Former newspaper publisher Sir Ray Tindle dies aged 95

Veteran regional newspaper owner Sir Ray Tindle has died aged 95.

Sir Ray chaired Tindle Newspapers until he was 90 and then served as group chairman, after a career that began in the 1940s.

Tindle Newspapers now owns local newspapers and radio stations covering parts of Wales, Surrey, Hampshire, Essex, Somerset, Devon and Cornwall, Ireland, Channel Islands and the Isle of Man.

Sir Ray, pictured, has also held senior positions in the industry including President of the Newspaper Society, Fellow of the Chartered Institute of Arbitrators, Fellow of the Chartered Institute of Journalists and Fellow of the Guild of Editors

In a statement, Tindle Newspapers said: “Sir Ray was a man of immense self-confidence and iron determination, as typified by his coat of arms, borne by all his newspapers, with the motto Noli Cedere, which stands translated by Never Surrender.

‘It’s an attitude that successfully steered his empire through six recessions and saw Sir Ray rise from being ‘general dogman’ of the Croydon Times in the post-war years to building a business before in the Sunday Times Rich List.

“Sir Ray attributed much of the company’s success to the fact that it had always remained debt-free.

“It was his pride to boast that every stock he bought or created was completely self-funded. This meant that when economic times got tough, the company didn’t have to worry about paying dividends to shareholders. or be at the mercy of the banks.

Born in 1926, the son of John Robert and Maud Tindle, he was evacuated from London during World War II and educated at Torquay Boys’ Grammar School.

After leaving school, he enlisted in the 1st Battalion Devonshire Regiment, a British Army infantry regiment.

Sir Ray served in the Far East between 1944 and 1947, rising to the rank of captain before acquiring his first newspaper title, the Tooting & Balham Gazette, with his demo payment of £300.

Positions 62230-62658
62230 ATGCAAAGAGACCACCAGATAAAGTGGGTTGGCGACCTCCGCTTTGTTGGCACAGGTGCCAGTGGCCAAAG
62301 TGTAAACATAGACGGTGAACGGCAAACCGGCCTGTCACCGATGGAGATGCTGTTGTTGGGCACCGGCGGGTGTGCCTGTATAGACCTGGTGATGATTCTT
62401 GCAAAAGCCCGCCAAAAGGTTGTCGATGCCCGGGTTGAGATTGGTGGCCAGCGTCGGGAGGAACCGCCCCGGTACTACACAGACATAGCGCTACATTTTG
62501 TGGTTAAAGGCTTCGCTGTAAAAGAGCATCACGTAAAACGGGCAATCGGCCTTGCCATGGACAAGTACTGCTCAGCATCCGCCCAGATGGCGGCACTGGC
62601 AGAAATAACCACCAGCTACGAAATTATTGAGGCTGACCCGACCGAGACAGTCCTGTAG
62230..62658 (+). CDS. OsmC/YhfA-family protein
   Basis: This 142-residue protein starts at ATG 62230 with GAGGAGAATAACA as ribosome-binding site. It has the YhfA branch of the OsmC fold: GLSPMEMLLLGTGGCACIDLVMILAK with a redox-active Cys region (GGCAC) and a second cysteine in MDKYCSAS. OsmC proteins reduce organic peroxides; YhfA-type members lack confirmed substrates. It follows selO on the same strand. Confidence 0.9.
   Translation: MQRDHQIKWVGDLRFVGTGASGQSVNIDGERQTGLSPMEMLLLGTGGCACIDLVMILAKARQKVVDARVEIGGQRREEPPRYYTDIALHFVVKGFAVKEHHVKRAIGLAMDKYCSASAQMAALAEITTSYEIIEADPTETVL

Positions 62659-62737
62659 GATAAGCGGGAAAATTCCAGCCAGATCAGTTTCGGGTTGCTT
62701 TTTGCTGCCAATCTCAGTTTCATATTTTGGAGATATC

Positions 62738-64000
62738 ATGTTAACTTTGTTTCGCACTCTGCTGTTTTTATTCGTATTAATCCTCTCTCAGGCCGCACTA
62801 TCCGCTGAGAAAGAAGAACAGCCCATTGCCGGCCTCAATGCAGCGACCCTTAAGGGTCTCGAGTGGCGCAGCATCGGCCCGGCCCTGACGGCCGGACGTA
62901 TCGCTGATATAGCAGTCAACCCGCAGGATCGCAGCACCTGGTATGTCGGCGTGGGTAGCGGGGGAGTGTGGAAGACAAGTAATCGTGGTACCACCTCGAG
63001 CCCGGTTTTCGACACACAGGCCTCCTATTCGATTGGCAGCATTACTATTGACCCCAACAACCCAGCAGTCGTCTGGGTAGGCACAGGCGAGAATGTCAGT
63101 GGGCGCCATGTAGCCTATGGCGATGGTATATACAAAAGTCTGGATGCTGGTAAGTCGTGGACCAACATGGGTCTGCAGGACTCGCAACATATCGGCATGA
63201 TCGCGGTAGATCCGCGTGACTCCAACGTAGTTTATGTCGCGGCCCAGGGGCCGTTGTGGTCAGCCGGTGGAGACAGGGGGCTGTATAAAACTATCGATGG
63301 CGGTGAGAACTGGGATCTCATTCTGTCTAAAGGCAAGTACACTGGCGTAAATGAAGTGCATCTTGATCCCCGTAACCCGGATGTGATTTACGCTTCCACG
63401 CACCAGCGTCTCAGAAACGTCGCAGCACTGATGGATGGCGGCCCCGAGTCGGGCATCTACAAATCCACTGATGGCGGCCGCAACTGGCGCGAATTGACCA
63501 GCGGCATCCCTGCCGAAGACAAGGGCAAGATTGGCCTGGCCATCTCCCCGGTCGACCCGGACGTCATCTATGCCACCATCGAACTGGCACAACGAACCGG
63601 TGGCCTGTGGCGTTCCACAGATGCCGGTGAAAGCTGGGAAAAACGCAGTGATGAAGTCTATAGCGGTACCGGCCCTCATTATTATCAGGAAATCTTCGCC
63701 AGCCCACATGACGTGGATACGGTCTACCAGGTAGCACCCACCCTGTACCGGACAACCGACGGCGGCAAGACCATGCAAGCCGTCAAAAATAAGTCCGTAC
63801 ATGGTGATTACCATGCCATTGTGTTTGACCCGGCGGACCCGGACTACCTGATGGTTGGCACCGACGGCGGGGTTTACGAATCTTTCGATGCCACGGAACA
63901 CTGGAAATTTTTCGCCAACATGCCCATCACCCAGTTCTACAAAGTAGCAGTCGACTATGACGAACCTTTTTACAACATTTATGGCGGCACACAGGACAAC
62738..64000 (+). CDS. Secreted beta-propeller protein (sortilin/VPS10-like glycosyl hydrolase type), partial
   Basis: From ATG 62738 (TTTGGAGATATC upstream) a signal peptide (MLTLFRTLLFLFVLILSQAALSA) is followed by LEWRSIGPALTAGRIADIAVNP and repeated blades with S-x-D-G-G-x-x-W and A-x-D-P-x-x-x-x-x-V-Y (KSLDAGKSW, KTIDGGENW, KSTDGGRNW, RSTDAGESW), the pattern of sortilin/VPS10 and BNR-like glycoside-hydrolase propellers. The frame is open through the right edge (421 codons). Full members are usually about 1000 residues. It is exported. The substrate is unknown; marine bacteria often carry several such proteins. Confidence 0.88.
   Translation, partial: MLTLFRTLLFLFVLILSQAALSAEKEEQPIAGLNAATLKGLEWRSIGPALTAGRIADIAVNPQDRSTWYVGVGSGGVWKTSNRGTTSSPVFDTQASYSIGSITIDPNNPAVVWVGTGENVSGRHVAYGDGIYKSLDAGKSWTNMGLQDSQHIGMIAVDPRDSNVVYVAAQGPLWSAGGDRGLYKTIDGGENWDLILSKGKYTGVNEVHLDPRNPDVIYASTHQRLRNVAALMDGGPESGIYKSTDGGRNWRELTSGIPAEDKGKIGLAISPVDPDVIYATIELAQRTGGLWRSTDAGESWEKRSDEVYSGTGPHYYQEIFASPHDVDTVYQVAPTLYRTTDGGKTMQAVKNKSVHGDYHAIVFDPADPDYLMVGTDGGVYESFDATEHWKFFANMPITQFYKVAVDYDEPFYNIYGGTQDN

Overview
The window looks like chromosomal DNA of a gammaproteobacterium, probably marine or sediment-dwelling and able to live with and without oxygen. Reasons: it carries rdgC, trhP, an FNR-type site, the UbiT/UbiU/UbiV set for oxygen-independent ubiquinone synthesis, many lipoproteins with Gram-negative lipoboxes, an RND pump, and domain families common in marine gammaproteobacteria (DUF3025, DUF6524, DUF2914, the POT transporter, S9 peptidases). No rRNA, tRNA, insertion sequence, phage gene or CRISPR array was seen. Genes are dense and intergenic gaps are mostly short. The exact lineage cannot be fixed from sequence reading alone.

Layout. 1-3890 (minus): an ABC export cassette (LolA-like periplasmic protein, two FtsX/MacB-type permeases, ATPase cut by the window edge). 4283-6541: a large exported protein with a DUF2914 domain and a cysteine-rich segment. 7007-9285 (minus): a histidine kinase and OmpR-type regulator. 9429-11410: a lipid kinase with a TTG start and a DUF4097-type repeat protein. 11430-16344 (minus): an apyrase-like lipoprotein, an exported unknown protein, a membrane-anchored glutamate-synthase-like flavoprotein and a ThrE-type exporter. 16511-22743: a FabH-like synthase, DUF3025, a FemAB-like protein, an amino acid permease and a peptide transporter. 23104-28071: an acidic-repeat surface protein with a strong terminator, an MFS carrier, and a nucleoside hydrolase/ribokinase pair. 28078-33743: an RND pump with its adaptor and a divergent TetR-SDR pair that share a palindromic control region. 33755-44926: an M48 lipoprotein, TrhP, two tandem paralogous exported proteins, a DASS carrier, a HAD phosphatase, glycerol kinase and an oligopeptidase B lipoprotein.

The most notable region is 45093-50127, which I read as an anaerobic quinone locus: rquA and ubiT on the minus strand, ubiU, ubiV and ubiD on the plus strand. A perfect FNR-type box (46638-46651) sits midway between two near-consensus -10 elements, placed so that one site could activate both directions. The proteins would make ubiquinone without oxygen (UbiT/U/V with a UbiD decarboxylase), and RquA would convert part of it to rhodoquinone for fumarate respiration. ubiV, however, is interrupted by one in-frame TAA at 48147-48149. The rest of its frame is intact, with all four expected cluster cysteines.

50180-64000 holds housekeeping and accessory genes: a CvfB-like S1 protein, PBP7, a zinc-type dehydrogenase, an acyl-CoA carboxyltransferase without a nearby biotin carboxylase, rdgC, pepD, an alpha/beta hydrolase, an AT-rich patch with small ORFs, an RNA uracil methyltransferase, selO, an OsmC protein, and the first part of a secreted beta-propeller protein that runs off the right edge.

He continued to expand his newspaper empire across the country over the next seven decades.

The Tindle Newspapers statement added: ‘It has always been Tindle’s philosophy that its headlines should be ‘ultra-local’ and it often made it clear to its staff that what it wanted to see in its newspapers were names, places and local faces.

“He strongly believed that local newspapers could provide the in-depth community content that major newspapers and online media could not.”

Sir Ray was chairman of the Surrey Advertiser until 1977, director of The Guardian & Manchester Evening News for 18 years and chairman of the Belfast News Letter for 10 years, as well as founding shareholder and deputy director of Capital Radio.

He was elected President of the Newspaper Society in 1971 and served as Honorary Treasurer for 14 years, celebrating half a century of involvement with the organization in 2002, as well as being a past President of the Wessex Newspaper Association , the Greater London Newspaper Association and the Association of Young Journalists.

The publisher became Master of the Worshipful Company of Stationers and Newspaper Makers in 1985 after some 20 years of service on several committees and the court, and was the 1990-91 chairman of the Appeal for the Newspaper Fund newspapers.

Sir Ray was also involved in community organizations and philanthropic activities in Surrey, particularly in the town of Farnham, which he called home in the 1960s.

In 1973 he was appointed OBE for services to the press industry and in 1987 he was appointed CBE.

Two years later he became a Surrey County Deputy Lieutenant and was knighted in 1994.

His wife Lady Tindle, whom he had known since the age of seven and married in 1949, was also appointed MBE in 2008 for her charity work.

He is survived by her, her son Owen, who took over the presidency of Tindle Newspapers from his father five years ago, and her granddaughter Maisy.

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